Not in Vaughn Williams or Arnold's class as a symphonist, Bax nonetheless has a highly invidual voice and offers tremendous pleasures for those who look for less traveled paths.
Silk Road Journeys
Composer: Michio Mamiya, Franghiz Ali-Zadeh, et al.
Performer: Yo-Yo Ma
Ensemble: Silk Road Ensemble
Sony - #89782
Composer: Ferruccio Busoni
Performers: Wong, Hong Kong Phil Orch
Naxos - #8555373
Little-known suite that Busoni extracted from his incidental music to Gozzi's play, Turandot. Completed in 1905, and in eight descriptive sections, it is engaging late Romantic with hints of Straussian darkness. The Saraband and Cortege are from Busoni's better-known Doktor Faust.
Compositions for Piano (1920-1952)
Composer: Stefan Wolpe: Performer: David Holzman, piano BRIDGE 9116
From the nice people at Bridge Records comes an invaluable look at an early and largely forgotten modernist just in time for the Wolpe Centenary (1902-2002)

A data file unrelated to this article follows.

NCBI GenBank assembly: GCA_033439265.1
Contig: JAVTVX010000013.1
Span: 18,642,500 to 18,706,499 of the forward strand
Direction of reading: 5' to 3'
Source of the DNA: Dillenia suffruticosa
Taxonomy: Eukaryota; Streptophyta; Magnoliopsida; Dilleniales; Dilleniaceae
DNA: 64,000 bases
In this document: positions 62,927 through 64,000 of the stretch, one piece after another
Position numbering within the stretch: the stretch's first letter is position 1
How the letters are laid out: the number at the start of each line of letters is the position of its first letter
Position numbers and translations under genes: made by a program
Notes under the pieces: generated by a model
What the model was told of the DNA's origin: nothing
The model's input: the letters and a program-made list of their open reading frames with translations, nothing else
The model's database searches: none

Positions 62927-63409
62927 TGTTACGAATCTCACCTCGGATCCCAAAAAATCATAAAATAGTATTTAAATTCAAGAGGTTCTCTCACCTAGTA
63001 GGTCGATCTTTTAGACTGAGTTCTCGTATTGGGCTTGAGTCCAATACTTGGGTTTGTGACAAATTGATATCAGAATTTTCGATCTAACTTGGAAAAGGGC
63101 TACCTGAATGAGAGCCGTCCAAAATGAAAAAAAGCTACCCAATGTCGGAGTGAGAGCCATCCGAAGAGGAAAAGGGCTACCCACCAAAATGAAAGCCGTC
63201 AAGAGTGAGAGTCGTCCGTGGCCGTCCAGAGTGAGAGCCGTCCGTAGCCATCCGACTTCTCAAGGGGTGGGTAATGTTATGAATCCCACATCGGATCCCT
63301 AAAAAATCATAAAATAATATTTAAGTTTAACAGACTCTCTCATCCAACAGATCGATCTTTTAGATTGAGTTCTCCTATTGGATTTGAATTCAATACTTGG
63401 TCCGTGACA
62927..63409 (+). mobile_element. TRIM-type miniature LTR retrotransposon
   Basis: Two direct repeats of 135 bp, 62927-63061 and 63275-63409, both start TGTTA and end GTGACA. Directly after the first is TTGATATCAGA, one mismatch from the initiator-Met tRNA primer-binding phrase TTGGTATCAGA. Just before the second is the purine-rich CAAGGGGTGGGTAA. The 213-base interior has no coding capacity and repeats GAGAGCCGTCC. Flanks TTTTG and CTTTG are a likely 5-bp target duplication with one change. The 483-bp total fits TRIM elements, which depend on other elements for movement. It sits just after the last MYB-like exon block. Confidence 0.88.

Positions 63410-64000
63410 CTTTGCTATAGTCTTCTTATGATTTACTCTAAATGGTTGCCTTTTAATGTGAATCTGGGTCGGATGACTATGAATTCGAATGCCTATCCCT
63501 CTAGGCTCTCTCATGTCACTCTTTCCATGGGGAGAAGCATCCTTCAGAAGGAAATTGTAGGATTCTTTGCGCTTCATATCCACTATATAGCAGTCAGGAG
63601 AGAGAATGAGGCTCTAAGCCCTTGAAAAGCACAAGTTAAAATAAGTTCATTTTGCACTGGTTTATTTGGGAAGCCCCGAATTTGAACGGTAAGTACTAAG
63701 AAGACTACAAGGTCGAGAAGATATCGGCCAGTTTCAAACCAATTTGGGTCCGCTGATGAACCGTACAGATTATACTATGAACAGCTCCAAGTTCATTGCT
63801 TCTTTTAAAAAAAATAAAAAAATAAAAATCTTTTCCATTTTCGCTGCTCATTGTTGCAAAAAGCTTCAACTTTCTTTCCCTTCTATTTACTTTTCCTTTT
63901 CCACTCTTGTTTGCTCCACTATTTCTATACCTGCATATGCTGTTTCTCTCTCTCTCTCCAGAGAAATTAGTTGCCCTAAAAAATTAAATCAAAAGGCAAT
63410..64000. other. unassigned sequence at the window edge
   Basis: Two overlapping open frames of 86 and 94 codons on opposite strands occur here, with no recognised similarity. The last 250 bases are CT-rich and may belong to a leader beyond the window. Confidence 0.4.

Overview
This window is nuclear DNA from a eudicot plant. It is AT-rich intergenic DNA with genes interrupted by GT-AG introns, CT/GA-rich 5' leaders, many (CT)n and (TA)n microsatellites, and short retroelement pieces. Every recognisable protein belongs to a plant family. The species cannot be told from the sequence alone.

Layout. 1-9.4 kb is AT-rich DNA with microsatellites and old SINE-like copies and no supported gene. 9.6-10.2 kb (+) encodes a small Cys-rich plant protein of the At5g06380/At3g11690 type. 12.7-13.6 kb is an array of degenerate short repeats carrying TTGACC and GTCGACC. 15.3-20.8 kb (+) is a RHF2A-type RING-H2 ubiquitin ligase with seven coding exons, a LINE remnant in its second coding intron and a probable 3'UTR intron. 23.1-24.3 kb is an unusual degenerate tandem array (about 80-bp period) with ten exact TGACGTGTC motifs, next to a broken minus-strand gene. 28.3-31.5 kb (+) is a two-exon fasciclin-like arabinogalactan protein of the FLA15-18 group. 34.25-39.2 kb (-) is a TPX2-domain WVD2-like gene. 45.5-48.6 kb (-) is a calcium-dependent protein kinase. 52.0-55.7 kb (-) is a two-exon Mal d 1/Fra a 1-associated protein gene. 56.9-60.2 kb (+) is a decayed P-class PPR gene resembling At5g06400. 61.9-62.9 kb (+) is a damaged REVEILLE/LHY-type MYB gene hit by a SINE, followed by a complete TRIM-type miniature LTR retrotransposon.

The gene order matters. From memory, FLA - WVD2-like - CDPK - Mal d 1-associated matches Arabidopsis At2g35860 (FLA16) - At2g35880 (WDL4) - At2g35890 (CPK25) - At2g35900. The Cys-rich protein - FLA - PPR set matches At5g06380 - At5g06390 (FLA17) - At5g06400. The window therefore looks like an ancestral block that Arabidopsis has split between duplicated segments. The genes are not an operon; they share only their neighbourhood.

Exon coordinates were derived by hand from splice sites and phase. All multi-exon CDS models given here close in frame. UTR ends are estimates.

Holzman wins the uphill battle with such Wolpe knuckle-busters as the Sonata
No. 1 "Stehende Musik" (1925), the aptly named
The Rheingold Curse: A Germanic Saga of Greed and Revenge from the Medieval Icelandic Edda
Marc Aurel Edition - #20016
Wagner's mother lode. Apocalyptic texts, atmospheric performances, bring to shattering life the age of the Vikings and the Valkyries when Gods and mortals jousted for the medieval soul. Thoughtful music for an age in which evil men once more live in caves and wreak havoc upon their fellow men.
Stephen Hough's English Piano Album
Composer: Alan Rawsthorne, Stephen Reynolds, et al.
Performer: Stephen Hough
Hyperion - #67267
Stephen Hough is among the most talented pianists today and also one of the most adventuresome. Rather than concentrating on the surefire crowd pleasers, he has followed his own tastes which have taken him down a less traditional path. His focus on neglected works by less-known composers is never less than rewarding and particularly so in this CD which showcases virtuoso piano pieces from English composers like Alan Rawsthorne and Stephen Reynolds as well as Elgar and Bridge. A delight from start to finish.
Composer: David Stock
Performer(s): Cuarteto Latinoamericano